Review Summary: "In 5 years will it be; "Who the fuck are Arctic Monkeys?"2 of 2 thought this review was well writtenSurrealistic Pillow
and Never Mind The Bollocks, Here's The Sex Pistols
- Everyone knows these 2 albums. They're classics. Now, these are two very different albums regarding their approach to music, but they both reflect the spirit of a growing generation within their respective time and place. It's tough to say whether these these two albums were a product of their environment, or a product that influenced their environment. Whether we're talking about the hippies of San Francisco, or the Punk movement of the 70's, these albums became anthems to the young listeners that supported their respective movements.
Now, here we are in a new millennium. And a new movement was slowly growing throughout the world, but it was being defined in New York and several European cities. Only this movement was really more of an amalgamation of past trends. The Post-Punk Revival movement grew from the underground and began to take over the Rock and Roll mainstream, with acts like The Strokes and The Libertines leading the pack. And like Surrealistic Pillow and Never Mind The Bollocks, several Post-Punk bands began trying to write albums that captured the spirit of this new generation. The Stroke's Is This It
, is perhaps the anthem of the Post-Punk/Indie scene as the music, and the band members themselves, hold true to everything that defines the Post-Punk Revival trend ranging from their retro fashion sense and apathetic attitudes, to their 70's Garage rock sound.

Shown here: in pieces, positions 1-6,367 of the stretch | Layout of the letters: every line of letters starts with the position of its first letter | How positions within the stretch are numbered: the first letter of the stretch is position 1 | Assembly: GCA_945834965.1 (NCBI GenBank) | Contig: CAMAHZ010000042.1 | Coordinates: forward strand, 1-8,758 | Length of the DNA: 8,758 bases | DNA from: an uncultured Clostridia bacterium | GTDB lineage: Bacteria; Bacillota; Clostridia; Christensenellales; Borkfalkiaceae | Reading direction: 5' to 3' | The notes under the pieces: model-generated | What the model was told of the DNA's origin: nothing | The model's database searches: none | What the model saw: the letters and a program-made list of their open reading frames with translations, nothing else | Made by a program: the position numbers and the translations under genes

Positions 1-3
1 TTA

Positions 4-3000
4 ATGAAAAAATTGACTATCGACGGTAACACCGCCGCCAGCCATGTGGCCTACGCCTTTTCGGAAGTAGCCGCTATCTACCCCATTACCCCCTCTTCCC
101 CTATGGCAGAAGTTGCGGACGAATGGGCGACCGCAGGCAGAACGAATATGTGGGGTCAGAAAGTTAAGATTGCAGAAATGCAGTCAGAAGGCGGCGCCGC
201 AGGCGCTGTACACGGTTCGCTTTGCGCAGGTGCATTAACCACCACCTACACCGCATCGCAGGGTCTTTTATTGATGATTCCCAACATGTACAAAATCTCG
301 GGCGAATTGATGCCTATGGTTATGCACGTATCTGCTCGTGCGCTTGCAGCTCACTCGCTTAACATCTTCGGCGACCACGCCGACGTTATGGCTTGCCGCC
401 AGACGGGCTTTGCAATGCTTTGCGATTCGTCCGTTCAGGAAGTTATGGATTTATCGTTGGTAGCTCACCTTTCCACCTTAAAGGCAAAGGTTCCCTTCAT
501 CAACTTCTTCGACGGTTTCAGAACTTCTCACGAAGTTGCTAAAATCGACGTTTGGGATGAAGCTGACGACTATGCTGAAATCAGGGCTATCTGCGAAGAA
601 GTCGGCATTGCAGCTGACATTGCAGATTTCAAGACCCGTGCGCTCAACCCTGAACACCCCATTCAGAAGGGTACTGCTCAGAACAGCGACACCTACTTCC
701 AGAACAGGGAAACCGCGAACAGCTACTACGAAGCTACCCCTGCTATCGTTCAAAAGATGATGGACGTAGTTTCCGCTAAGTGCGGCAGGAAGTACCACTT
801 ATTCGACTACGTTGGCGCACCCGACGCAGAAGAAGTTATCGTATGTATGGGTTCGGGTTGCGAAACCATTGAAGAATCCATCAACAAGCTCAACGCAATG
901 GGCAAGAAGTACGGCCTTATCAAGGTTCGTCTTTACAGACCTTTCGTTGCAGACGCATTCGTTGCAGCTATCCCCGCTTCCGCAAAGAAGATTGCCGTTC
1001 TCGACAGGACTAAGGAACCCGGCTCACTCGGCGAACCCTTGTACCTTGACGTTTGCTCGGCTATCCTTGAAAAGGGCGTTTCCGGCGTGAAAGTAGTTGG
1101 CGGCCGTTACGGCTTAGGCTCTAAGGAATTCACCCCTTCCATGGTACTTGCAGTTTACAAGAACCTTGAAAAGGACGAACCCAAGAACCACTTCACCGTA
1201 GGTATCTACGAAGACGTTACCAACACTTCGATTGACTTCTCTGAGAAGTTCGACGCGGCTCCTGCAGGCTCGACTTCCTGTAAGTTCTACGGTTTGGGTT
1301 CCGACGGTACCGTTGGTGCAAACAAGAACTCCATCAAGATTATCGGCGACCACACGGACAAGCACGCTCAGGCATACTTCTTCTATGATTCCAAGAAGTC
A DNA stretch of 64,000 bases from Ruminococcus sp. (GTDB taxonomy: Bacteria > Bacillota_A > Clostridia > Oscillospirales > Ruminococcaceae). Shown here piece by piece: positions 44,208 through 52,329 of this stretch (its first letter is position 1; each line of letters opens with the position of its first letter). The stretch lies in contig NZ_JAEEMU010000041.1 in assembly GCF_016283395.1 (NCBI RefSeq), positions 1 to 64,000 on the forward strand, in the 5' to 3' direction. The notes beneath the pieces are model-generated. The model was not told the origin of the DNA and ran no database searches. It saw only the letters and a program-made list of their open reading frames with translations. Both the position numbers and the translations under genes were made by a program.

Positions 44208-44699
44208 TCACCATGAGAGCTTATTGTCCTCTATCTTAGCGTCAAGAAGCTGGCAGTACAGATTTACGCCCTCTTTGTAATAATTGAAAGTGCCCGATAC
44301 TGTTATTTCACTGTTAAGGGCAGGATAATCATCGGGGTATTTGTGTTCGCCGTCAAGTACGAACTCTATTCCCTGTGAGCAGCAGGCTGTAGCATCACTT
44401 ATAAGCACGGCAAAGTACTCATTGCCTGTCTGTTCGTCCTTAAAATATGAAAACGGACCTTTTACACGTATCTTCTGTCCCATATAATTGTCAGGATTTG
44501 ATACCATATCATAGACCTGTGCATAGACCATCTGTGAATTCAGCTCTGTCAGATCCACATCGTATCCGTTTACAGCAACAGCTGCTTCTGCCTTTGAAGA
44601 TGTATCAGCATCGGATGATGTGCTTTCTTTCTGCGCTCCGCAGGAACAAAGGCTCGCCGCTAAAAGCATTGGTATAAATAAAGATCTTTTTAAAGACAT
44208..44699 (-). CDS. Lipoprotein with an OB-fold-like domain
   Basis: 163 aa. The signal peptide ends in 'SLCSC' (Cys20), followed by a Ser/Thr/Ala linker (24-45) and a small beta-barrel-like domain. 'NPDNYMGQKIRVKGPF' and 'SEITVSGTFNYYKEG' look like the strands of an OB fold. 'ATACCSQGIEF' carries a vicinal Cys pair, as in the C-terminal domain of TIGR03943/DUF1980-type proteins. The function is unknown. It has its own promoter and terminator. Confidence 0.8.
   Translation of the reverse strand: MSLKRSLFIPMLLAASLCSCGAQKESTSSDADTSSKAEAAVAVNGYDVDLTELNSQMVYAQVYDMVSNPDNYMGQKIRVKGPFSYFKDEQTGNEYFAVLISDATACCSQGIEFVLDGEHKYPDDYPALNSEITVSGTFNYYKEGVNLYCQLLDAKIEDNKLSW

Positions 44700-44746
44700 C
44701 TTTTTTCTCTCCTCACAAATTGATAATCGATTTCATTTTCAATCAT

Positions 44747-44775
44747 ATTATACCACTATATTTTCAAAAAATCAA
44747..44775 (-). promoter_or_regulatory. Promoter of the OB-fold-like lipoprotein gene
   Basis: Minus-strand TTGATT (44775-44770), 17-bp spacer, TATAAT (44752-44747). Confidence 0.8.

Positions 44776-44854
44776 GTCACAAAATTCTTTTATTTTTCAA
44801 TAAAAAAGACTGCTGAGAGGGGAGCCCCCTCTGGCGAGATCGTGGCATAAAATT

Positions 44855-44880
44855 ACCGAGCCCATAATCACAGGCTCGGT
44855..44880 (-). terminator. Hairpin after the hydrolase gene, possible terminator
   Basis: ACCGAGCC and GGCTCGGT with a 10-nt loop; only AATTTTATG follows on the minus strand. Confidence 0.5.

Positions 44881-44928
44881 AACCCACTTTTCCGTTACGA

As the Post-Punk scene grew larger, countless acts began getting record deals by incorporating similar recipes of catchy arrangements of power chords, loud drumming, and lyrics inspired by the awkward, and at times strenuous experiences that one encounters as a young adult. To be honest, Arctic Monkeys came a little late to the scene, but yet they still managed to garner attention. Whatever People Say I Am, That's What I'm Not
, uses the same musical formula that I had already mentioned, and doesn't really bring anything new to the Post-Punk scene. But nevertheless, the album became a huge commercial success and grew to be widely popular. But why? How could an album whose music hardly separates it from the other bands of it's genre become so popular? Well, it's music related to it's fan base. It's such an amazing sensation when we discover music that immediately has an impact on us and It's even more enriching when we discover an artist whose music is something we can relate to. Whose lyrics seem to reflect our own experiences as if they were peaking through a window into our lives and writing lyrics about what they saw.
Alex Turner has such a gift for translating all of the colorful experiences of youth into lyrical poetry. The sexual and social awkwardness, relationships, personal insecurities, and the uncertainties of the future that are constantly waving over our heads; this album could be considered the soundtrack to the life of any teenager. This is the reason why this album became so popular, because it captured the habits of a new generation. "The View From The Afternoon"